2. Sugarhill Gang, 'Rapper's Delight'
Non-album single, 1979
It took three guys from New Jersey to put hip-hop, a still-underground New York club phenomenon, on Top 40 radio for the first time. Three years before "The Message," Sylvia Robinson's Sugar Hill Records was facing bankruptcy when she made a discovery in a Harlem club. "She saw a DJ talking and the crowd responding," remembered her son Joey. "She said, 'Joey, wouldn't this be a great idea to make a rap record?'"
Robinson (who passed away in 2011) assembled the Sugarhill Gang – Joey discovered Henry "Big Bank Hank" Jackson working at a pizzeria, listening to an early hip-hop tape, and asked him if he knew how to rap. The original 12-inch single, "Rapper's Delight," was 15 minutes of undeniable urban-playboy bragging – some of it "borrowed" from Grandmaster Caz of the Cold Crush Brothers – over a rhythm track that blatantly quoted the bass line in Chic's 1979 hit "Good Times." Bassist Chip Shearin had to play that lick for a quarter-hour. "We were sweating bullets because that's a long time," he said. (Shearin, then 17, was paid $70. Chic's Nile Rodgers and Bernard Edwards did much better, getting writer credits after legal action.)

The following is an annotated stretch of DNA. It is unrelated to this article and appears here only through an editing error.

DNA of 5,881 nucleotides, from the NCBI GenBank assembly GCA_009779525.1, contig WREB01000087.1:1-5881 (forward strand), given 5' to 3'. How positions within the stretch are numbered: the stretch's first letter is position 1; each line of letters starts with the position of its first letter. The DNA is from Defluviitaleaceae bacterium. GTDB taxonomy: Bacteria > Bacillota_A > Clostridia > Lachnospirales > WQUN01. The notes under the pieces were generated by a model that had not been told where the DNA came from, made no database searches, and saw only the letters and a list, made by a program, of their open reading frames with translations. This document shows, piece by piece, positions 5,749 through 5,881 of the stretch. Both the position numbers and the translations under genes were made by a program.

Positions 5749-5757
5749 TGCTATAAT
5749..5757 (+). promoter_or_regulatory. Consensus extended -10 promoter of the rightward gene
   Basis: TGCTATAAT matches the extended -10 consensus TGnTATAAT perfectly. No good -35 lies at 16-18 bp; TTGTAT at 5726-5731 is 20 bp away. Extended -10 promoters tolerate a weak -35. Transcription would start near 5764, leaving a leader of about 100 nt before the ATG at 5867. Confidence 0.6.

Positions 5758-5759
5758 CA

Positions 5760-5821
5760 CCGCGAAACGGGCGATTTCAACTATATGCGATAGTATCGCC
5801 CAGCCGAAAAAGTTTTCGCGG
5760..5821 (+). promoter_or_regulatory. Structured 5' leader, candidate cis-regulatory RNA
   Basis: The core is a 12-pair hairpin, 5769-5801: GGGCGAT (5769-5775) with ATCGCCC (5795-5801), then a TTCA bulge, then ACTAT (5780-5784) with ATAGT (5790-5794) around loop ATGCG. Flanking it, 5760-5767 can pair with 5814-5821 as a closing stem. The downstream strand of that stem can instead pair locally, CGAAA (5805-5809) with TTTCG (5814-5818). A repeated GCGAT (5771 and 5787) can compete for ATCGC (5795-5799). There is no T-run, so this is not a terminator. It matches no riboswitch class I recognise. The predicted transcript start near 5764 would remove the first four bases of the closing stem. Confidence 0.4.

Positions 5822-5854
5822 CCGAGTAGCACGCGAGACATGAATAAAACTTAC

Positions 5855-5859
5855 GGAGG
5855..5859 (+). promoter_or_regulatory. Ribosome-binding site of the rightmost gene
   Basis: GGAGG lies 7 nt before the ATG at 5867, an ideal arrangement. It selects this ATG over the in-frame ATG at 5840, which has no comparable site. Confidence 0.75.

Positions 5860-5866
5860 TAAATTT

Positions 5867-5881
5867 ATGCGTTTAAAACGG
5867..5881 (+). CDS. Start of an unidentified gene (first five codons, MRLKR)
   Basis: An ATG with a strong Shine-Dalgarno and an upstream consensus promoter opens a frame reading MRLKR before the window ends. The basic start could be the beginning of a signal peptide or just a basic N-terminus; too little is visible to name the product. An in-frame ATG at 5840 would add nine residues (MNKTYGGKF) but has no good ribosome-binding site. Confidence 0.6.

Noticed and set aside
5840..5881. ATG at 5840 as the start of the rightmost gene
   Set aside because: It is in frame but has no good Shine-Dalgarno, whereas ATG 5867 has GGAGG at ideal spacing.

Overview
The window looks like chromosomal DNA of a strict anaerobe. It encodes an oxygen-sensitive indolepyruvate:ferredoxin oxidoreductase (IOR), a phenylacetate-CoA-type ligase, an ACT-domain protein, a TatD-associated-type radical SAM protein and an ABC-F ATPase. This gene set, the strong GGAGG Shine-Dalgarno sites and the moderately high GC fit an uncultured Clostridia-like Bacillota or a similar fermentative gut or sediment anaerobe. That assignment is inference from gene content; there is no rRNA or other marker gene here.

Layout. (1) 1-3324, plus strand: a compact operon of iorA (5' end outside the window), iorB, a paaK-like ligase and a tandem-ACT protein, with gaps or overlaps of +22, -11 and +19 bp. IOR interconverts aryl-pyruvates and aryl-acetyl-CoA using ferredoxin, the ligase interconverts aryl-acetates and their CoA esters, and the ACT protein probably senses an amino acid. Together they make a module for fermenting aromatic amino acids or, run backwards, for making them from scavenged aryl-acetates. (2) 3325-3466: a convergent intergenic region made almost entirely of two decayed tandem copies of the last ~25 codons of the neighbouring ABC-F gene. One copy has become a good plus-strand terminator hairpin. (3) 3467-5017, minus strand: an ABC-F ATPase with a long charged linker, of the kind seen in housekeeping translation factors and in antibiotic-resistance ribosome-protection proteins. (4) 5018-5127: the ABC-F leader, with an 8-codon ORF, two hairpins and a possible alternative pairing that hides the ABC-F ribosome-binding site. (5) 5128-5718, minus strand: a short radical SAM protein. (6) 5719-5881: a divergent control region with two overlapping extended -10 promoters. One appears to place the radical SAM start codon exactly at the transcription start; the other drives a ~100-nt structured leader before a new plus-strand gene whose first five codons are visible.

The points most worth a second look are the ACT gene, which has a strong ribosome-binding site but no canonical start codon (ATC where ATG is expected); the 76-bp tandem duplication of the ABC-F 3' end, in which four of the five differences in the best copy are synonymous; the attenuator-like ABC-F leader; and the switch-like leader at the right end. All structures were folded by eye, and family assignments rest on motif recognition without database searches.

"Rapper's Delight" was edited down to six and a half minutes and reached Number 36 on the pop charts, and suddenly rap was a viable genre for recorded music. Bronx hip-hop pioneers like Grandmaster Flash were shocked: When he first heard it on the air, he asked, "The Sugarhill who? Who are these people?"